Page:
Please have a seat, Ms. Cooper. I’m sure you’re wondering why you got sent here to the principal’s office. Well, to be honest, we’re worried. Your teachers have been sending us reports, and we are concerned—yes, concerned.
The articles you’ve been running reflect a growing disconnection from reality—particularly as regards facts versus falsehoods and journalism versus clickbait. On your watch, Newsweek has been publishing articles about the Church of Scientology. These articles are so devoid of truth, so dripping with already disproven canards, so dependent on the say-so of long-discredited individuals with their own axes to grind in the hopes that the grinding noise distracts from their own egregious acts on innocent people that—well, Ms. Cooper—may I call you Nancy? No? Very well. We’ve prepared a short quiz for you.
How would you define the phrase “journalistic integrity?”
Let us begin. Here is a little test of your reading comprehension skills. Please tell me what the following sentence means: “Paul Haggis, found liable in a jury trial for rape, was ordered to pay damages totaling $12.8 million.”
Um, no. I’m afraid it doesn’t mean, “Paul Haggis is the sun, moon and stars, riding on a unicorn in a meadow of smiley faces.”
Let’s try another one. Please tell me your understanding of the following: “Leah Remini was accused by international media of having blood on her hands after her since-cancelled hate show and podcasts inspired violent anti-religious hate crimes. Oh dear. Wrong again. That most definitely does not mean, ‘Leah Remini is my bestest, bestest, bestest friend in the whole world and everything she tells me is totally true.’”
I wonder—possibly what we’re dealing with isn’t lack of comprehension, but simply hearing loss stemming from an excess of earwax and rumor. “YOO-HOO! MS. COOPER! HELLO-O-O-O?!”
Ah well. Let us proceed. Next let’s test your understanding of your native language—English, I believe? How would you define the phrase “journalistic integrity?”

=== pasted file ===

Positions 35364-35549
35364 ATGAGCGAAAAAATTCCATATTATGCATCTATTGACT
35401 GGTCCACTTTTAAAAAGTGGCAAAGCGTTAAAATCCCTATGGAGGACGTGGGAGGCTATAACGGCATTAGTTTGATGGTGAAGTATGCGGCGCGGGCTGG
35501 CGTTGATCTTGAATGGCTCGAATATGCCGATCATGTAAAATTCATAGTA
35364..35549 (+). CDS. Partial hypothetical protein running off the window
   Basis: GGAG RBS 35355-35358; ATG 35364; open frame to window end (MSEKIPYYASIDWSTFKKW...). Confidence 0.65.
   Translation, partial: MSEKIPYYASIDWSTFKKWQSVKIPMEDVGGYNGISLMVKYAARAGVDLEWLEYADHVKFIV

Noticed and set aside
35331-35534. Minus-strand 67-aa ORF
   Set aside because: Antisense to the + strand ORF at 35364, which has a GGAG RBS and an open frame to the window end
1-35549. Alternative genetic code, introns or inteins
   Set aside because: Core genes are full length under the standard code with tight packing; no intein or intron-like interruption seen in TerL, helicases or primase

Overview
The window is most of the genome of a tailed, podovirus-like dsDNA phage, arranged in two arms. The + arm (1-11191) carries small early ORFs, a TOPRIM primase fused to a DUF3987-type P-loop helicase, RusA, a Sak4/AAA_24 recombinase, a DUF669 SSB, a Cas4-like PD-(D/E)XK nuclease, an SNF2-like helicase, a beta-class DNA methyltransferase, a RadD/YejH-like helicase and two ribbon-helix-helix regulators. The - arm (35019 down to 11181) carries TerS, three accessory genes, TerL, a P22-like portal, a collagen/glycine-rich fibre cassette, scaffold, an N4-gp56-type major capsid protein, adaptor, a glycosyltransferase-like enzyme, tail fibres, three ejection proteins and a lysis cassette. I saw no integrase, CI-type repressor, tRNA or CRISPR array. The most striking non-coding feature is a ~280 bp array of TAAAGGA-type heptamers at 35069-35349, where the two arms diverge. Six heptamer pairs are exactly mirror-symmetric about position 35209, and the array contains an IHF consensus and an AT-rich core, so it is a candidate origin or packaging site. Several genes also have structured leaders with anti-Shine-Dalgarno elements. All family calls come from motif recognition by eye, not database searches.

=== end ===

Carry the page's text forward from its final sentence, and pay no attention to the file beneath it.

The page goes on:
Interesting, but no, “journalistic integrity” doesn’t mean: “Let’s print a whole bunch of poppycock about the Church of Scientology and see how many clicks we can get! Yum!”
Let’s just skip the rest of these words—“honesty,” “respect,” “professionalism,” “religious tolerance”—and just move on to arithmetic, shall we?
Solve this problem: Nancy edits a news magazine. Two potential sources knock on her door with “information” on the Church of Scientology. One source is a proven rapist and liar and the other is “just a crappy has-been actress who’s trying to make a dollar off my church.” How many of those sources should she listen to?
Sigh… No, again. The answer is not “Both, you idiot!” And here is a tissue. Please wipe the drool off your face. This is the principal’s office, not a barnyard.
Well! Almost done! Lastly, a test of your interpersonal skills and how well you play with others, Ms. Cooper. Here is the hypothetical situation: You’re playing outside during recess. You’re approached by two groups of children. One group likes to play wholesome games that are fun, fair and develop educational skills that will benefit them in adulthood. The other group likes to torture small animals. Both groups want you to play with them. Which group do you choose?
I was afraid of that.
Well, Ms. Cooper, with your test scores, academic performance and dismal social skills, we have no choice but to keep you in second grade for one more year.
May I be the first to wish you all the luck in the world—you will need it. And as the saying goes, third time’s the charm!